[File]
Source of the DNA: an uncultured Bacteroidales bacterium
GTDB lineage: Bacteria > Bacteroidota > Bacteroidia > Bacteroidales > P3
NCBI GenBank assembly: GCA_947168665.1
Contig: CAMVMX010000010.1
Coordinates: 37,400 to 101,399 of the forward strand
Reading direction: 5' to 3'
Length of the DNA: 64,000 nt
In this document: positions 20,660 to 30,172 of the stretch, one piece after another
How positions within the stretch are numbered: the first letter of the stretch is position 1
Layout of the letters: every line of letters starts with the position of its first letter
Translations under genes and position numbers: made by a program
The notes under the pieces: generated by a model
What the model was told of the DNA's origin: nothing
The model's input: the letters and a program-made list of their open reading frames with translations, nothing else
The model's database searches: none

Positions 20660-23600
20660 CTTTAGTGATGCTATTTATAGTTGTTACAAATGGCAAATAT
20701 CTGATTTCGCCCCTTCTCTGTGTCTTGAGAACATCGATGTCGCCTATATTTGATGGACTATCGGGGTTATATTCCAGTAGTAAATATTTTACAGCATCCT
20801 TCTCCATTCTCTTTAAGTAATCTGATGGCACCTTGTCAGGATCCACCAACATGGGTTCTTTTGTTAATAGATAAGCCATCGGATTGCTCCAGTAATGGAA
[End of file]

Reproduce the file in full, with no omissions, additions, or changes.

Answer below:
Source of the DNA: an uncultured Bacteroidales bacterium
GTDB lineage: Bacteria > Bacteroidota > Bacteroidia > Bacteroidales > P3
NCBI GenBank assembly: GCA_947168665.1
Contig: CAMVMX010000010.1
Coordinates: 37,400 to 101,399 of the forward strand
Reading direction: 5' to 3'
Length of the DNA: 64,000 nt
In this document: positions 20,660 to 30,172 of the stretch, one piece after another
How positions within the stretch are numbered: the first letter of the stretch is position 1
Layout of the letters: every line of letters starts with the position of its first letter
Translations under genes and position numbers: made by a program
The notes under the pieces: generated by a model
What the model was told of the DNA's origin: nothing
The model's input: the letters and a program-made list of their open reading frames with translations, nothing else
The model's database searches: none

Positions 20660-23600
20660 CTTTAGTGATGCTATTTATAGTTGTTACAAATGGCAAATAT
20701 CTGATTTCGCCCCTTCTCTGTGTCTTGAGAACATCGATGTCGCCTATATTTGATGGACTATCGGGGTTATATTCCAGTAGTAAATATTTTACAGCATCCT
20801 TCTCCATTCTCTTTAAGTAATCTGATGGCACCTTGTCAGGATCCACCAACATGGGTTCTTTTGTTAATAGATAAGCCATCGGATTGCTCCAGTAATGGAA